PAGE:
Congress again hopes to limit protective measures under Section 230 under certain circumstances. MP Frank Pallone and other House Democrats are introducing a law, the Justice Against Malicious Algorithms Act (JAMA), that would make Internet platforms accountable when they “knowingly or recklessly” use algorithms to recommend content that leads to physical or “serious emotional” injury. They are concerned that internet giants like Facebook are deliberately amplifying harmful material, and that companies should be held accountable for this damage.
Key sponsors, including representatives, Mike Doyle, Jan Schakowsky and Anna Eshoo, highlighted the testimony of whistleblower Frances Haugen in the Senate as alleged evidence of abuse of Facebook’s algorithm. Her statements were proof that Facebook was abusing section 230 of the Communications Decency Act “which is far from congressional intent,” Eshoo states. Haugen claimed that Facebook knew that its social networks were harmful to children and that it spread “shared and extreme” content.
The account only applies to services with over 5 million monthly users and will not include basic network infrastructure (such as web hosting) or user searches. JAMA will appear in front of the House on October 15.
As with previous reforms, there is no guarantee that JAMA will become law. Provided the House passes, an equivalent measure has yet to clean up the Senate, which has been hostile to some Democrat proposals. The parties have historically disagreed on how to change Section 230 – Democrats believe it does not require enough moderation for hatred and misinformation, while Republicans have argued it allows censorship of conservative views. Vague concepts of the law, such as ‘reckless’ use of algorithms and emotional damage, can cause fear of too broad interpretations.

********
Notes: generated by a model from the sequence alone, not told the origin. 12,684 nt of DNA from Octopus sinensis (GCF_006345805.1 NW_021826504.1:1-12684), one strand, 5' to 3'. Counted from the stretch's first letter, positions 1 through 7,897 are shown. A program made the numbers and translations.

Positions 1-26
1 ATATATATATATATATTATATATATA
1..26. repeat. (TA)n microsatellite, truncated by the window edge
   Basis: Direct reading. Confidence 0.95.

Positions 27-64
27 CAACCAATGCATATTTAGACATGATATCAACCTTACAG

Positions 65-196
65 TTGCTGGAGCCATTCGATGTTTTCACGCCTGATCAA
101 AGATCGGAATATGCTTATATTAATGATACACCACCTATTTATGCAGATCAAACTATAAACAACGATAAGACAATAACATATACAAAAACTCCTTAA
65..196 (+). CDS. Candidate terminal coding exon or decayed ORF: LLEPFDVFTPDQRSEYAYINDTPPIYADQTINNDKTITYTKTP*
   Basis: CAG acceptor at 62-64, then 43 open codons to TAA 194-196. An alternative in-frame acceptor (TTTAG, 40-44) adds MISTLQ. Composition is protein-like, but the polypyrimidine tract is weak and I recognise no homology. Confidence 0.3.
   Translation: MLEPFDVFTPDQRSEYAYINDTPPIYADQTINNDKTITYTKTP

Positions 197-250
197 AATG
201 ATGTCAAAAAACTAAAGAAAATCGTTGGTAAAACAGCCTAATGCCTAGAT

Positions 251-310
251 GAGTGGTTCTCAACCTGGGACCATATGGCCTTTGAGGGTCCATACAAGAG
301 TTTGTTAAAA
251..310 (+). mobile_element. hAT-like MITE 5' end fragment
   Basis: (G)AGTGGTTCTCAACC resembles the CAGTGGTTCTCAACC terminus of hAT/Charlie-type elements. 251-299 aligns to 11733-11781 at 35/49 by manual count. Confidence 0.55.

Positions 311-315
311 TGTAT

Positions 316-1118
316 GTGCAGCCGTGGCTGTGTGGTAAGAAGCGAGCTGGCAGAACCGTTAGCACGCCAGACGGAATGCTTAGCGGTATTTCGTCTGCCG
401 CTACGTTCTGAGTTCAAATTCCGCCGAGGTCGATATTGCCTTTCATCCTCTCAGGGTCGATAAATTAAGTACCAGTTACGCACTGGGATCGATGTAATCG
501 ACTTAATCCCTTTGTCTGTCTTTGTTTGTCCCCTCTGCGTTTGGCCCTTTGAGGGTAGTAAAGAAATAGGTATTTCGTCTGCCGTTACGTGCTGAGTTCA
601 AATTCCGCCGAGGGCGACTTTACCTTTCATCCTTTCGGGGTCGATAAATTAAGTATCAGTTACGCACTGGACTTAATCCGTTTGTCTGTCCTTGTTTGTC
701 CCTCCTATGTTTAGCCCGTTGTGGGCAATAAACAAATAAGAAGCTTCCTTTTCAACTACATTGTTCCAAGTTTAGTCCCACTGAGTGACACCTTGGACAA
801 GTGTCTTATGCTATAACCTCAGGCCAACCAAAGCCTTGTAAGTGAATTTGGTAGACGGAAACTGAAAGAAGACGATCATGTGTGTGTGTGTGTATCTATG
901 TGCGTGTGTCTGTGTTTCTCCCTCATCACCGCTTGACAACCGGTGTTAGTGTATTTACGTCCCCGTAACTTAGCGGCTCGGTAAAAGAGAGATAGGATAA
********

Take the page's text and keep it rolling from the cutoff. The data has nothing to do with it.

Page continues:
The bill could still send a message even if he dies. Pallone and other JAMA supporters argue that “the time for self-regulation has passed” —they are no longer convinced that heavy social media like Facebook can apologize, apply a few changes, and move on. This does not necessarily lead to a more strictly regulated social media space, but it could put more pressure on social networks to implement far-reaching policy changes.
All products recommended by Engadget have been selected by our editorial team, independent of our parent company. Some of our stories involve partnerships. If you purchase something through one of these links, we can earn a commission for affiliates.
Friendly communicator. Music maven. Explorer. Pop culture trailblazer. Social media practitioner.